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Capsized Vessel Remains Aground on its Side in St. Simons Sound as Responders Continue Oil Removal

OCTOBER 10, 2019 — A vessel that capsized early last month remains on its side in St. Simons Sound and continues to pose a pollution threat as responders work to remove the oil onboard. 

Two responders in protective gear spraying marsh.
Response personnel apply a sphagnum moss-based sorbent to freshly oiled marsh grass on Oct. 8. Spaghnum is used in marsh areas to prevent the spread of fresh oil and allow for its natural degradation. Image credit: Unified Command.

M/V Golden Ray, a 655-foot roll-on/roll off vehicle carrier, capsized in St. Simons Sound near the Port of Brunswick, Georgia on Sept. 8. Early response efforts prioritized search and rescue for four crew members, and extinguishing a fire that broke out. The crew of 24, including four who were trapped in the engine room, were all safely rescued.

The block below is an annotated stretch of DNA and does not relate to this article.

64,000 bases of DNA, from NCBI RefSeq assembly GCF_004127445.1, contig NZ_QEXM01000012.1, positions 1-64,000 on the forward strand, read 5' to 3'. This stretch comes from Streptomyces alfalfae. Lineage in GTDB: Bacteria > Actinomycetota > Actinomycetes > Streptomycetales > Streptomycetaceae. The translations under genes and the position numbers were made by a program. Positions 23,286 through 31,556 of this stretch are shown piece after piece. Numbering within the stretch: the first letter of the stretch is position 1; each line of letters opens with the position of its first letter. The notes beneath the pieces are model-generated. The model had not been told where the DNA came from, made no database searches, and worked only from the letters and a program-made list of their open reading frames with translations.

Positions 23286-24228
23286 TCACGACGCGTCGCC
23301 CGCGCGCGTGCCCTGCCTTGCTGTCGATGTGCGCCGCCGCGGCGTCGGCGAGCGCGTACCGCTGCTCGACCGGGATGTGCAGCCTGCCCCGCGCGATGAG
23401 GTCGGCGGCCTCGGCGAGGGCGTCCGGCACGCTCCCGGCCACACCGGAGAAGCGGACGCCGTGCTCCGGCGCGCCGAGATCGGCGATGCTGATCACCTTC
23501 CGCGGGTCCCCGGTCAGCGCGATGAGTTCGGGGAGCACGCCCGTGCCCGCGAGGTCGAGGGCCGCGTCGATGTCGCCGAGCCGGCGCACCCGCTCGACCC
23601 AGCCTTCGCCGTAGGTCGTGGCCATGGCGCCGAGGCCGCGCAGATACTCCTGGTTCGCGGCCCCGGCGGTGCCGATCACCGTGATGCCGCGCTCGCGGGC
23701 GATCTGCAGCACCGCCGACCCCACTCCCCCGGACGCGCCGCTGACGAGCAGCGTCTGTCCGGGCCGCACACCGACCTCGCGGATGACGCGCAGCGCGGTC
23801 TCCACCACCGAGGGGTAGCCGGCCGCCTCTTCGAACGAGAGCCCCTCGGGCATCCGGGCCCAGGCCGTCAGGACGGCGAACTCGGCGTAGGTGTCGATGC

The Golden Ray was carrying its own fuel and lube oil at the time it capsized. In addition to the vessel’s own fuel capacity, the cargo poses a pollution risk, as the cars aboard each contain fuel, lube oil, batteries and other fluids and chemicals. 

The vessel has had several discharges of oil over the past month. Systematic shoreline surveys have found patchy oiling on nearby shorelines, including marsh habitats. Some wildlife has been affected. The Unified Command is partnering with local stakeholder groups to track and evaluate reported sightings of oil, including working with permitted wildlife specialists to locate, examine and rehabilitate potentially oiled wildlife.

The Georgia Department of Health has issued a swimming and fishing advisory, and members of the public are encouraged to visit the Georgia Department of Public Health website or call (844) 863-0325 for further public health information and advisories. Specialists continue to actively monitor air and water quality around the vessel, Jekyll Island, and St. Simons Island.

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Last updated Friday, October 18, 2019 3:52pm PDT